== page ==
Monday, April 21, 2014

A "Roots of Migration" Delegation

by James Hutter

Witness for Peace – Roots of Migration Delegation

James Hutter

         In July of 2013, I was privileged to be included on a Witness for Peace Delegation to Mexico to study the Roots of Migration. I use the word “privilege” with a strong sense of reservation, particularly after now understanding the power behind the term. Throughout the entire trip, it was clear that the economic plans of “privileged countries,” namely the United States and Canada, have far-reaching effects. Additionally, it became clear that the “privileged” citizens of these countries had almost no knowledge of how the laws of governments and the revenue growth policies of corporations have led to extensive problems in Latin America. Sadly, it also became painfully clear that I was one of the privileged citizens that had close to zero knowledge about what was happening to a huge portion of Mexican citizens and others throughout Central America.
The purpose of the Roots of Migration Delegation was to visit areas that were being directly influenced by migration, hear stories of why it was occurring, and to garner a better understanding of the extensive, mostly negative, impact of governmental policies on the lives of ordinary people. In some of the cases that we encountered, migrants were leaving the rural towns that they had been raised in and were traveling to the United States for better opportunities. In other instances, people were desperately fleeing civil war and bloodshed in the hopes of finding safety and security.
Migrants riding on "La Bestia" ("The Beast"),
where they not only face the dangers of
the train itself, but kidnappings,
rape, extortion, and violence. 
During one stop, we were told some of the horrors that migrants face when traveling to the United States through Mexico from Central America. That was a poignant moment. I realized that conditions in some of these regions must be truly terrible and people simply had no hope left if they were willing to undertake the perilous journey.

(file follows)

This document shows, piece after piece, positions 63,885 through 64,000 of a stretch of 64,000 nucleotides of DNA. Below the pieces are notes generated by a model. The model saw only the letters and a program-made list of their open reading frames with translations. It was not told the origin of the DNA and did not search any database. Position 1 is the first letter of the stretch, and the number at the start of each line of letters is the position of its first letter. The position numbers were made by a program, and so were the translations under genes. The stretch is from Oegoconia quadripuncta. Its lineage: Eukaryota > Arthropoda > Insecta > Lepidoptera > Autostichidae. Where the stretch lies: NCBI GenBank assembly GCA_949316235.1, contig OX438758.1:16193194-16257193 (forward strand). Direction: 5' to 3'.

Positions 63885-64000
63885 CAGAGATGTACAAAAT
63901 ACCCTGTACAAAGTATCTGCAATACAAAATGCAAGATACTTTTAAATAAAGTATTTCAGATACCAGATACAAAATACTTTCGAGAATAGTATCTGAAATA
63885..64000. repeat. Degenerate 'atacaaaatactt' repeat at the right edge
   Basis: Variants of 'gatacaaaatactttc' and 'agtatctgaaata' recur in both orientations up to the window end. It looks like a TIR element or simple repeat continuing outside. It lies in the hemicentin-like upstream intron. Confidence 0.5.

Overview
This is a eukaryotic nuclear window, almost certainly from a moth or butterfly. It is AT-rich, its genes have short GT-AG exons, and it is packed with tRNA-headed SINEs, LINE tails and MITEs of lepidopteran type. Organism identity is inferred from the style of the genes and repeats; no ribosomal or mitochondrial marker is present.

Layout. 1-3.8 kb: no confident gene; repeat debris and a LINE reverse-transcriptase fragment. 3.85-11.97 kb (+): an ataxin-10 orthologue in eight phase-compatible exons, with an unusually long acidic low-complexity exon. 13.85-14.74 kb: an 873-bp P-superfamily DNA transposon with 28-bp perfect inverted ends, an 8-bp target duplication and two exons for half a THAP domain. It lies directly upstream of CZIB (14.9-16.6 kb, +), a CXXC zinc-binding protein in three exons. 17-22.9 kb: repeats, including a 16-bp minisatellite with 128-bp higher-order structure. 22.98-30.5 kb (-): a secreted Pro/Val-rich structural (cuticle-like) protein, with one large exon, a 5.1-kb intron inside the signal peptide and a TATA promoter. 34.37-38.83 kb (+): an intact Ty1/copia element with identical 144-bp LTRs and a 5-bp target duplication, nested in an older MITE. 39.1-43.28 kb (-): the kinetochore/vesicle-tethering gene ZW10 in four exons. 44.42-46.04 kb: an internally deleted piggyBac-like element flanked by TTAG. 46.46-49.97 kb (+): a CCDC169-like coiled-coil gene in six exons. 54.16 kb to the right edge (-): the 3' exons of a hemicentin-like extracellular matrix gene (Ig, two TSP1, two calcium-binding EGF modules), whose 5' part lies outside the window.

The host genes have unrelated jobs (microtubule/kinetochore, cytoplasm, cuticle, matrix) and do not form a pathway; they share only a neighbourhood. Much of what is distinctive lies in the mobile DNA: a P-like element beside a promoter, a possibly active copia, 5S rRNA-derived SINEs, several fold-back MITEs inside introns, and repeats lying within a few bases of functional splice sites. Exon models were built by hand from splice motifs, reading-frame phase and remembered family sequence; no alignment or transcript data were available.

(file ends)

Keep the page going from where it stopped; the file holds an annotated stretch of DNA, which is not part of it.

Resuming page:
Other stops on the Delegation exposed us to very distressing stories shared with us by those most impacted by migration: The fracturing of families... Incarcerations... Missing relatives presumed to be dead.
Yet, some areas were successfully fighting these detrimental policies using the same laws and concepts that had created many of these economic issues. They touted enterprise and self economic development as their weapons against migration from their city and potential exploitation by foreign corporations.
After traveling with the Delegation, my goal was to share some of the stories and encounters that I had experienced with whomever would listen. My only wish is that those who read these postings will take them into account when talking about and debating immigration or governmental policy.

The debate around Comprehensive Immigration Reform continues.

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